Once a month, around the middle, I share a monthly End of Month reminder on Instagram. I’m always asked how I prepare, so now I’m sharing my top tips on how to prepare for end of month.

Every month, every business goes through their end of month processes. 

I remember having to make sure all my billable – and non-billable – time was entered into my timesheets correctly when I was working in the corporate world.

In the retail world, it meant making sure stock on hand levels were correct.

But guess what? These processes were completed well before end of month actually happened*. 


Because the finance departments needed to do all the work of preparing the monthly financial statements.

And that is the perfect segue into the meat of this post.


What are financial statements?


Financial statements are pivotal in any business. They provide data imperative for decision making, assist in avoiding expensive mistakes, and help you be prepared for tax time – whether that’s the end of the financial year, your IAS or BAS lodgement periods, and quarterly periods.

Financial statements are generated with software such as Xero, MYOB, Quickbooks, and so on and so forth. You, your bookkeeper, or your accountant can generate these statements.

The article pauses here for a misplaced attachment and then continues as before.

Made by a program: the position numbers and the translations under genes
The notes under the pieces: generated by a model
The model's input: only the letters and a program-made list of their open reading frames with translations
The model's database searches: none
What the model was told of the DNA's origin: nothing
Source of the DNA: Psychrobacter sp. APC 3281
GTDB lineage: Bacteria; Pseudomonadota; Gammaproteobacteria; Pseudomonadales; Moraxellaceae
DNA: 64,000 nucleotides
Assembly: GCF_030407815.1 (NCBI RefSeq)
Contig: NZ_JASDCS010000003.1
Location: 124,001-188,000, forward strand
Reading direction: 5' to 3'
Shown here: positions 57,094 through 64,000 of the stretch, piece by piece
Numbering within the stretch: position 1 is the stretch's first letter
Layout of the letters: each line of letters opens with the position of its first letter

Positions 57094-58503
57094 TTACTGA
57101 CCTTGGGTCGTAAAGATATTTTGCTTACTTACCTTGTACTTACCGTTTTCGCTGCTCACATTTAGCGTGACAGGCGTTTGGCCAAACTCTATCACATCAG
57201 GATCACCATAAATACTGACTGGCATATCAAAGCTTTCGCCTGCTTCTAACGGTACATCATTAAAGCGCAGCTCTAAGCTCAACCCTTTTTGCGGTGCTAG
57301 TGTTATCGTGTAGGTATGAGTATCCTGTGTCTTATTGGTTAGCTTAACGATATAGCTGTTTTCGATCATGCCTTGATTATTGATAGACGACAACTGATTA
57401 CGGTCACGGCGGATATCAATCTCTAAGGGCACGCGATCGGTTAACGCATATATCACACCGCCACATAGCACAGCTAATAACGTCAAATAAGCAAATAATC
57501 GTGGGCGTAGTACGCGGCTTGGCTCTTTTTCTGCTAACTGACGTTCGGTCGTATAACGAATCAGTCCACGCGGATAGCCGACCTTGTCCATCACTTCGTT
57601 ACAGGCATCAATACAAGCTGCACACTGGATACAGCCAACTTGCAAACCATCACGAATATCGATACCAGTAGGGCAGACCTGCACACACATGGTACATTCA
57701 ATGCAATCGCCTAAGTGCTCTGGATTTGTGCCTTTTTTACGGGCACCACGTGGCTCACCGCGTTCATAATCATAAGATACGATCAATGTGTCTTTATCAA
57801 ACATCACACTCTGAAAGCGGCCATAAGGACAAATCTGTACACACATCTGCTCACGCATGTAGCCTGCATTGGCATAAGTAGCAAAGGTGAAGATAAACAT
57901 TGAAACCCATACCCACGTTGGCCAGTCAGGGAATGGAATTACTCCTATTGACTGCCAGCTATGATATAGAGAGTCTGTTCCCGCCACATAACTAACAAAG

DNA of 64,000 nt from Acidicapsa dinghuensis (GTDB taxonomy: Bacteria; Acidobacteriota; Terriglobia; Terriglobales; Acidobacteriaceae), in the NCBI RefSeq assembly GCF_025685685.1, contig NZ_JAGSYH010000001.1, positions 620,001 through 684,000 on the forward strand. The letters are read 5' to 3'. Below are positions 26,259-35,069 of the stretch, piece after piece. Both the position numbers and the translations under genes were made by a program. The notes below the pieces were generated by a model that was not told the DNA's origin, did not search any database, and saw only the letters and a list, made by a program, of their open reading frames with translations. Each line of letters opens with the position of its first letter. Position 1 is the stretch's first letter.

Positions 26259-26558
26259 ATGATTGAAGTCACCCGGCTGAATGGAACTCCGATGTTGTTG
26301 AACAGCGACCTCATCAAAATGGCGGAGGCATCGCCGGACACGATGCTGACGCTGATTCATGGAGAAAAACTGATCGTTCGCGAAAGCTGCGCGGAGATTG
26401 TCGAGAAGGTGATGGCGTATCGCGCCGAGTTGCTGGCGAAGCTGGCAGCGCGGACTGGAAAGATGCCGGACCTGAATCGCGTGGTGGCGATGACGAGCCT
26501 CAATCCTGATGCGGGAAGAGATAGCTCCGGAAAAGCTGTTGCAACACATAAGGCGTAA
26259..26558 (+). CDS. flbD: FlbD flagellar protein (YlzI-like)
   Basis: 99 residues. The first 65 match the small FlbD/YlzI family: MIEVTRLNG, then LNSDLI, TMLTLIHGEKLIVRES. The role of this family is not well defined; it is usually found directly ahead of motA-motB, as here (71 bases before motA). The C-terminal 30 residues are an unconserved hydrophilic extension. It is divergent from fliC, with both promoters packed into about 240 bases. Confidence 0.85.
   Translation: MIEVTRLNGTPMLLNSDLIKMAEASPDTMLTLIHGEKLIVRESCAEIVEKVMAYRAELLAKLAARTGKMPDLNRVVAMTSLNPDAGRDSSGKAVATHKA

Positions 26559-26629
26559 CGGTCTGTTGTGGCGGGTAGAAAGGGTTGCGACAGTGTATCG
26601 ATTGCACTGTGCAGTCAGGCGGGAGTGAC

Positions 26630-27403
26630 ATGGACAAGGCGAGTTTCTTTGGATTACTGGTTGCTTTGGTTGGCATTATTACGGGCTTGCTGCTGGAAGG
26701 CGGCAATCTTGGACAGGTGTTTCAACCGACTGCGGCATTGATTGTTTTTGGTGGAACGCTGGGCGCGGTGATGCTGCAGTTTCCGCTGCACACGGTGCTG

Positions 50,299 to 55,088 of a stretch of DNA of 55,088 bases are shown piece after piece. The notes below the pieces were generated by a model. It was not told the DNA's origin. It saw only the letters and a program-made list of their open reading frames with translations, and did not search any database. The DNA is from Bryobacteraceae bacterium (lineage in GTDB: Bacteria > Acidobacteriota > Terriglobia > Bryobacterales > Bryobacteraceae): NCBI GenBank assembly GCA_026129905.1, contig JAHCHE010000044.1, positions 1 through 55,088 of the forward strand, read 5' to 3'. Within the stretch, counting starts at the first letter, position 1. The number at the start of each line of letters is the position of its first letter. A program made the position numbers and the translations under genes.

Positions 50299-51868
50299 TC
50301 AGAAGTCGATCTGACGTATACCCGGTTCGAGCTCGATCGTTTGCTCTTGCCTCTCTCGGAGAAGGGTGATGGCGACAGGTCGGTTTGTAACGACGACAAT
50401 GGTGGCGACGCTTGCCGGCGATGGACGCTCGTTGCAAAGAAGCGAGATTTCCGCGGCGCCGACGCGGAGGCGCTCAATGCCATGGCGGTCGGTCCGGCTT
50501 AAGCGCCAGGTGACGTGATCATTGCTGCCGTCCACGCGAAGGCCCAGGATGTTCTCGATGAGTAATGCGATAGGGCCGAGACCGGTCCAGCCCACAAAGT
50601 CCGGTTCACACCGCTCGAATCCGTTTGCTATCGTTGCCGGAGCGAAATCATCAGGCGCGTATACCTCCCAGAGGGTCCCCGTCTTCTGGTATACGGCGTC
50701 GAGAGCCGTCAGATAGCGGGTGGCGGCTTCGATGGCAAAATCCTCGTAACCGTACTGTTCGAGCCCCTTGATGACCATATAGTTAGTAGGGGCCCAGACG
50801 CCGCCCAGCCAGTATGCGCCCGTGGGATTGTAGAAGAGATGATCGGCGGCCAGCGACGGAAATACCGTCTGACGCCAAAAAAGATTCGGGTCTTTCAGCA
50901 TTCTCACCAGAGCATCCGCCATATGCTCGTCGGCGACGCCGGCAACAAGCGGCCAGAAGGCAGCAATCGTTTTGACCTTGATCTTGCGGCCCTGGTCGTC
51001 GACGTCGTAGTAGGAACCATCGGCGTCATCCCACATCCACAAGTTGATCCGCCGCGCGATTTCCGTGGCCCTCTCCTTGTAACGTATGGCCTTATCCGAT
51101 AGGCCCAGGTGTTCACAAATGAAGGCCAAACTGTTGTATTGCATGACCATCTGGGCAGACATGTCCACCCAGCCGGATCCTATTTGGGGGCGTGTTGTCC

What do I need to prepare a financial statement?


Good question.

To be honest, I outsource my bookkeeping. I’m good with numbers but when it comes to all the reporting I get a bit confused. Having a bookkeeper helps me immensely.

For example, I now receive monthly reports.

To get these reports, I upload my accounts payable (AP, invoices that I pay – my business expenses) to the document software paired with Xero and Lisa, my bookkeeper, does it all for me. 

My invoices are now issued directly from Xero.

Lisa reconciles my accounts daily (I think? I don’t know. I just know she does her job wonderfully and I don’t have to worry about it!).

Before Lisa, I entered everything manually into a spreadsheet. Well, two spreadsheets actually.

The first spreadsheet tracked my business expenses, my AP.

Columns were for each month of the year, plus an extra column for yearly totals.

Rows were for different expense categories, plus an extra row for monthly and yearly totals.

Each cell consisted of a basic formula – =sum(56+96+456+12) – where the formula calculates the total dollar amount for the expense category in that month.

The bottom row, the one that totalled the monthly expenditure, consisted of another basic formula – =sum(b1:b34) – where b1:34 represents the range of cells you want to calculate.

The final cell in the chart showed my overall yearly expenses.

The second spreadsheet tracked invoices issued by me, my AR.

Rows were for services rendered, and fees associated with each service.

Columns, like the AP sheet, were for the months.